“Remarkably over this coast to coast trip,” Williams points out, “I had zero flat tires. I chalk this up to luck over skill.”
As a risk management consultant, Williams knows all about risk. In 2010 he published Uncontrolled Risk (McGraw Hill), a book examining the root causes of the financial crisis and the rise and fall of investment banking giant Lehman Brothers. “Risk management is about anticipating risks and understanding the odds,” he points out. “Good bikers attempt to anticipate and reduce the chance for accidents. Each day had its own set of risks: weather, road conditions and the type and level of truck traffic.”
In California, he recalls, “we had steep passes, narrow shoulders and bad roads. Once we climbed a peak we had to decide what was the safe decent speed given road conditions. Sometimes speeds exceeded 40 m.p.h.”
In Nevada, Williams says he was run off the road and knocked down by a large tractor-trailer. Fortunately not hurt, he got up and continued on his journey. Other risk examples he cites were in Nevada at a higher altitude when they rode through a snowstorm that made the road a sheet of ice.
In Utah they endured record heat in excess of 120 degrees. “To beat the heat,” he says, “we rode in the middle of the night.”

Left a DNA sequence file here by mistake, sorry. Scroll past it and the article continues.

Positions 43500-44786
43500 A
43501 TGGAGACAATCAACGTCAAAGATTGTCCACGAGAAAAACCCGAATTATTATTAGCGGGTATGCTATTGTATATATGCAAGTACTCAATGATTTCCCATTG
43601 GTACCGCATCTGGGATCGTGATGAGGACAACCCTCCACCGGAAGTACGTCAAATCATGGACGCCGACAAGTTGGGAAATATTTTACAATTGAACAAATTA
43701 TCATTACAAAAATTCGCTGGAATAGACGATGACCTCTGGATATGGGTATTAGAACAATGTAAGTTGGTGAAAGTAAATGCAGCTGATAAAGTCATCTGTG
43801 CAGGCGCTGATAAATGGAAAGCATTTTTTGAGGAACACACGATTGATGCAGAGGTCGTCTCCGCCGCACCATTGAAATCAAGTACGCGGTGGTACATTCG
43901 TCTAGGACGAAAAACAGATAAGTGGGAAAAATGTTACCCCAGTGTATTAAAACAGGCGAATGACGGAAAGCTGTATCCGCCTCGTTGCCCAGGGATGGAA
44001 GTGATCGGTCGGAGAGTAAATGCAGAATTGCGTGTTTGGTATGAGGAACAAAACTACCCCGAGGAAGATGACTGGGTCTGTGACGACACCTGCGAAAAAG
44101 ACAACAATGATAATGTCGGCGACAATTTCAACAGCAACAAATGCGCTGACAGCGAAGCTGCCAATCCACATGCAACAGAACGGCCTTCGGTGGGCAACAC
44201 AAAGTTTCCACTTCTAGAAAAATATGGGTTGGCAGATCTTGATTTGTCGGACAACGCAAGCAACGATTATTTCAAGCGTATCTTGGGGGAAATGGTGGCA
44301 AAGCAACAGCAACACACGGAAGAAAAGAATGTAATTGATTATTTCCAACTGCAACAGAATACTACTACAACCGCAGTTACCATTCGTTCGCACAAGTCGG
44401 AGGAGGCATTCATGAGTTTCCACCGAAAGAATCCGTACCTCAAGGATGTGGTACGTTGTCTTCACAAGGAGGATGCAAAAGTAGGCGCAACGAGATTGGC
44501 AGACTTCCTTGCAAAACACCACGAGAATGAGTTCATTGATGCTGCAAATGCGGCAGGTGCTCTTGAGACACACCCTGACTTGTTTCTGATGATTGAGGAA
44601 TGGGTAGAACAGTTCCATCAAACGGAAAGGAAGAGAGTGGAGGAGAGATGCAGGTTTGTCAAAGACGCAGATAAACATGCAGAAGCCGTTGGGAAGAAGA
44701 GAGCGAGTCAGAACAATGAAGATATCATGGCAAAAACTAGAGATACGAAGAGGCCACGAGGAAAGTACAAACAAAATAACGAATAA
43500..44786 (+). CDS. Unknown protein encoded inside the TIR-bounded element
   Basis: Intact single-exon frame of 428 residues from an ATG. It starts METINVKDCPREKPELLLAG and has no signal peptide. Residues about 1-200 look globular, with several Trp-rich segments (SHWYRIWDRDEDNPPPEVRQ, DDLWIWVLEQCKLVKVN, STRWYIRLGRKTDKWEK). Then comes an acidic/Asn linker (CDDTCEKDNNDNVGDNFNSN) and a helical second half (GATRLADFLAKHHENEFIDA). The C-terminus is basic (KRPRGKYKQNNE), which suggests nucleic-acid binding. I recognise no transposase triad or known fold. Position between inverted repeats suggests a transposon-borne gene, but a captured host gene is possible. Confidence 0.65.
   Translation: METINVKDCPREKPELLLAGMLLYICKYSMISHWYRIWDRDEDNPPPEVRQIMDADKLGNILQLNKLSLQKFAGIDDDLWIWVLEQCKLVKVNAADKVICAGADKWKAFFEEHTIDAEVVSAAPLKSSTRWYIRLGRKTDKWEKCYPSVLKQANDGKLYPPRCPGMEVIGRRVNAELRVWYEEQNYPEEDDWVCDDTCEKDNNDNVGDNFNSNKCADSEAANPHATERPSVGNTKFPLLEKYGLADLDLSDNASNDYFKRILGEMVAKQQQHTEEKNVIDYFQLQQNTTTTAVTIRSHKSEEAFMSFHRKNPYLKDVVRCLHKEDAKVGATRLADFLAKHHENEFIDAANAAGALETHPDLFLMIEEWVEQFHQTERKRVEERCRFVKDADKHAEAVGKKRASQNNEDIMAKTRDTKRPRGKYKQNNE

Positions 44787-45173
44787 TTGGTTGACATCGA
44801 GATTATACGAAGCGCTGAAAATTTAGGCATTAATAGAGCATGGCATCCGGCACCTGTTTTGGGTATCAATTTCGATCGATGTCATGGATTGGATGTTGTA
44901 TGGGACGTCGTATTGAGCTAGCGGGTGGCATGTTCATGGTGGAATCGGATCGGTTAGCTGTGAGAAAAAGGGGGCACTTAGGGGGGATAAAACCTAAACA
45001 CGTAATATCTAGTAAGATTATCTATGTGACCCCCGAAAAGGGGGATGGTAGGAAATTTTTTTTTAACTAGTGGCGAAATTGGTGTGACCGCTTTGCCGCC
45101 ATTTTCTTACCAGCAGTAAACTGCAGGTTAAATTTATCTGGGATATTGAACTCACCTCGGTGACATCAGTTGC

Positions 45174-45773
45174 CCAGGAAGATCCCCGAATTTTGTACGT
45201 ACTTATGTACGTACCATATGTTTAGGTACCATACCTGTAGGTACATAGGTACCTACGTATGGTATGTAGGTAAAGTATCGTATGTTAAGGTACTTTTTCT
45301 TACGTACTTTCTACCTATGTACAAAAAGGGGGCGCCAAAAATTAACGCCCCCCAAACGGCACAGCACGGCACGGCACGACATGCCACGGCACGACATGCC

In Kansas they struggled with high winds and shared the road with a lot of farm equipment and tractor-trailers. “Over a 10-mile stretch,” he recalled, “we were attacked by a storm of grasshoppers during the Kansas wheat harvest. I have referred to this experience as biblical.”
In Missouri they faced steep mountains with no shoulders on the roadway. “Kentucky coal trucks on narrow roads are not biker friendly,” he pointed out. “Aggressive dogs in the Appalachian area of Kentucky required the use of pepper spray, fog horns and preventative sticks.”
“Do your research,” Williams says to anybody who might be contemplating a similar journey. “Pick the cycle route you would like to take. Either go with another experienced cyclist or be part of a planned group.” He stresses the importance to also train, plan and get mentally prepared. He has training as an athlete having run track at the University of Delaware. “Pushing the pedals reminded me of track practice workouts,” he says.
“Purchase a bike that is built for touring and make sure it is outfitted correctly,” he adds, noting that “a lot of helpful websites and checklists are also available. These will get you started and provide a sense of the commitment and what to expect. Assume you will get flat tires and bring spare parts and a repair kit.”
Williams and Hill are planning on publishing their daily travel itinerary and spreadsheet to help others as they plan their own cross-country cycling trip. And yes, to answer a question many people have been wondering. He would do this again! “This was an experience of a lifetime,” Williams said, “a very meaningful experience. Next time, if either of my daughters, Amelia or Sarah, become interested, I would go again.”
Photos courtesy Mark Williams